15 power moves I learned from a skill acquisition Jedi master!
I am very fortunate to be able to mix with some really excellent people. One of them is Ric Shuttleworth, Elite Coach Development Manager at the RFU. Ric works with professional coaches in the premiership rugby academies enhancing their ability to develop skill in young rugby players. I guess you could call him the 'Yoda' of skill acquisition!
Ric's philosophy is based on the 'Game Sense' or perhaps more accurately the 'Constraints Led' model of coaching. He suggests that skill should never be developed outside of a game like training environment, rather coaches should always challenge themselves to create what the successful Australian Hockey Coach, Ric Charlesworth calls 'designer games' so that players are learning and developing skills while inside a game like context so that the acquired skill is learned in an integrated sense rather than isolated.
Each time I get to chat with Ric I get some new nugget of coaching gold...here are a few that I describe as 'power moves'.
1. Let the players find the solutions.
2. The information should come from them to us.
3. We want mistakes. Mistakes are good.
4. Ask a question but don't expect an answer. Allow the activity to be the teacher, let them find the solution within the activity.
5. Manipulate time and space to create pressure. Players who have played a lot of invasion games are good at this.
6. Information dictates technique - the development of the skill should never be done in isolation of wider information. Otherwise the skill breaks down.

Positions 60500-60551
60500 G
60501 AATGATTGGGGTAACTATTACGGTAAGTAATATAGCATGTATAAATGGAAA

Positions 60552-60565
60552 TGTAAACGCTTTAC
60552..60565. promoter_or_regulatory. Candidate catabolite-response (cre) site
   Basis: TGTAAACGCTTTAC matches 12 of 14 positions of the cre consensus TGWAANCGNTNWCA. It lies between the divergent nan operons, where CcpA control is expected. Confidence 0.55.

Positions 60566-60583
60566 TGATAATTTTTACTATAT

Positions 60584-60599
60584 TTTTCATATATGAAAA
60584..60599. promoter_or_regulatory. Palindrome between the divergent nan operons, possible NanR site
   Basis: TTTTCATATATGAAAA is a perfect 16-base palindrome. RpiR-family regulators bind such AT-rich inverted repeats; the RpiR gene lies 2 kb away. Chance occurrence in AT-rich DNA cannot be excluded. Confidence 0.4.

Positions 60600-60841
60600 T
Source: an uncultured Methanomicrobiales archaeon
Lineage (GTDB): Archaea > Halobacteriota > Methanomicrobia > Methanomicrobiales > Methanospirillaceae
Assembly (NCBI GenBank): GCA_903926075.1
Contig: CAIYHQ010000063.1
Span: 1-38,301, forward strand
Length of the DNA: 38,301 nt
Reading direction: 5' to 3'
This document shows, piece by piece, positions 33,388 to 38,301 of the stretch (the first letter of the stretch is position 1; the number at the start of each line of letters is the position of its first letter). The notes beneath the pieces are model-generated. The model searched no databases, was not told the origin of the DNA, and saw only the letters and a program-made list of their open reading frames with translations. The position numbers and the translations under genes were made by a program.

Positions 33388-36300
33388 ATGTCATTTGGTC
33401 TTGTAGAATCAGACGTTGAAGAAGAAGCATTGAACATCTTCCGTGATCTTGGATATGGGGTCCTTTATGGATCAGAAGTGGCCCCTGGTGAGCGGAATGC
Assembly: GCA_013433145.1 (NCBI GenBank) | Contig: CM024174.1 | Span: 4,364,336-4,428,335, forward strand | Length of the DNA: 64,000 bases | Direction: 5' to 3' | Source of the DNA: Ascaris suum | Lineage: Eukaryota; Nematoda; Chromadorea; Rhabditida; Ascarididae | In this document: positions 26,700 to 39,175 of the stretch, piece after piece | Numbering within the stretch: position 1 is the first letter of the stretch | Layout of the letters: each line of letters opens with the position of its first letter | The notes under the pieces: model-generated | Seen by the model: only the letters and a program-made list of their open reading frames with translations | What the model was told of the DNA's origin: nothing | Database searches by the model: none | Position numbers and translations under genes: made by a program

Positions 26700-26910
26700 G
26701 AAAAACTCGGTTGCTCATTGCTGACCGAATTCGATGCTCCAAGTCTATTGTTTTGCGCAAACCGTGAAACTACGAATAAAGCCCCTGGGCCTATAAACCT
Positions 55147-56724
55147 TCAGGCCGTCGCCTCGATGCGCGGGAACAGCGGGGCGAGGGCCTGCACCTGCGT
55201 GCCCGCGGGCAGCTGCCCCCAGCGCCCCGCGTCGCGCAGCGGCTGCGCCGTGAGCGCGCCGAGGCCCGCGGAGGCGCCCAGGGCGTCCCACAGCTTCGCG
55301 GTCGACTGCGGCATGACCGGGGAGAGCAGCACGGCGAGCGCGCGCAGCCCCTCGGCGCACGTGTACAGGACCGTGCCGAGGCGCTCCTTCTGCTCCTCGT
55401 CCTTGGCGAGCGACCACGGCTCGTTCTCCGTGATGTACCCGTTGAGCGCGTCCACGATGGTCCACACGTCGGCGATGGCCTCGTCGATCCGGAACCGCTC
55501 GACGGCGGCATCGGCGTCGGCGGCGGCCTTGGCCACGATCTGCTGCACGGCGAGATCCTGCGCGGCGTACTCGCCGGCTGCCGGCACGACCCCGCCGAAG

7. Expression and creativity is prized over conforming to a model. Innovation must be part of it.
8. Technique based KPIs are not important. Process is key, how committed to learning are they?
9. Establish the aim of the session based on the problems. List the problems and then work backwards towards the solutions.
10. Work out the methods of learning based on low, medium and high pressure options. Slide between these to illicit the best learning model for the individual.
11. Players want you to be in control. But you must break the control cycle. Don't offer feedback...force them to solicit it.
12. Todays’ generation get told what to do a lot. They are not used to making decisions.
13. Try to Structure 'unstructured' practice.
14. Encourage the players develop the games or solutions or constraints to solve the problem. Make them critically evaluate tactical approaches and make decisions accordingly.
15. Create repetition without repetition.
Check out this video I found of the F2 Freestylers tranfering their skills from football to rugby. I know that some of these things take a number of takes but they are impressive none the less!